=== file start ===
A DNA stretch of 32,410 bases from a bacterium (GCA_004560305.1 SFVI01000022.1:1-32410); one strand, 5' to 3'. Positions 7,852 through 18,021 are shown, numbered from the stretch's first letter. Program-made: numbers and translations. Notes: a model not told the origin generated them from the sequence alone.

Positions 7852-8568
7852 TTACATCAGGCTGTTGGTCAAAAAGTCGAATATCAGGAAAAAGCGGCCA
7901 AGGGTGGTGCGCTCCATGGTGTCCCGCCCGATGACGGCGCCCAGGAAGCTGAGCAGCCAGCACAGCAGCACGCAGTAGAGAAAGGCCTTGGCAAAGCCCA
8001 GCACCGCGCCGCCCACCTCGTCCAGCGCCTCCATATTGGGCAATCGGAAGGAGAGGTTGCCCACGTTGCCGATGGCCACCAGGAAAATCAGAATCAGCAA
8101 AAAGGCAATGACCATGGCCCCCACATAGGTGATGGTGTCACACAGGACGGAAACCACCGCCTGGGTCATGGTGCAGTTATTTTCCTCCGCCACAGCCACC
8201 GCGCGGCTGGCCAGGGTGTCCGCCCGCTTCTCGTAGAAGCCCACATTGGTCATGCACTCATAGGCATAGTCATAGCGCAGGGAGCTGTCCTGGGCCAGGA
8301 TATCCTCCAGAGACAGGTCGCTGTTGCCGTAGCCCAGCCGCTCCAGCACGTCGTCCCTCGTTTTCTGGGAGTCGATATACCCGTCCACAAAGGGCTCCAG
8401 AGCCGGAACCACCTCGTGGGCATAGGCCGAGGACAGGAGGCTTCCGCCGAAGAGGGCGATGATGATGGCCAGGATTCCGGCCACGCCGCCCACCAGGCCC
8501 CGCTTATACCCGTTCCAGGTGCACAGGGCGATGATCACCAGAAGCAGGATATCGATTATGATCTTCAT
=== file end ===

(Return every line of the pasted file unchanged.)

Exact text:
A DNA stretch of 32,410 bases from a bacterium (GCA_004560305.1 SFVI01000022.1:1-32410); one strand, 5' to 3'. Positions 7,852 through 18,021 are shown, numbered from the stretch's first letter. Program-made: numbers and translations. Notes: a model not told the origin generated them from the sequence alone.

Positions 7852-8568
7852 TTACATCAGGCTGTTGGTCAAAAAGTCGAATATCAGGAAAAAGCGGCCA
7901 AGGGTGGTGCGCTCCATGGTGTCCCGCCCGATGACGGCGCCCAGGAAGCTGAGCAGCCAGCACAGCAGCACGCAGTAGAGAAAGGCCTTGGCAAAGCCCA
8001 GCACCGCGCCGCCCACCTCGTCCAGCGCCTCCATATTGGGCAATCGGAAGGAGAGGTTGCCCACGTTGCCGATGGCCACCAGGAAAATCAGAATCAGCAA
8101 AAAGGCAATGACCATGGCCCCCACATAGGTGATGGTGTCACACAGGACGGAAACCACCGCCTGGGTCATGGTGCAGTTATTTTCCTCCGCCACAGCCACC
8201 GCGCGGCTGGCCAGGGTGTCCGCCCGCTTCTCGTAGAAGCCCACATTGGTCATGCACTCATAGGCATAGTCATAGCGCAGGGAGCTGTCCTGGGCCAGGA
8301 TATCCTCCAGAGACAGGTCGCTGTTGCCGTAGCCCAGCCGCTCCAGCACGTCGTCCCTCGTTTTCTGGGAGTCGATATACCCGTCCACAAAGGGCTCCAG
8401 AGCCGGAACCACCTCGTGGGCATAGGCCGAGGACAGGAGGCTTCCGCCGAAGAGGGCGATGATGATGGCCAGGATTCCGGCCACGCCGCCCACCAGGCCC
8501 CGCTTATACCCGTTCCAGGTGCACAGGGCGATGATCACCAGAAGCAGGATATCGATTATGATCTTCAT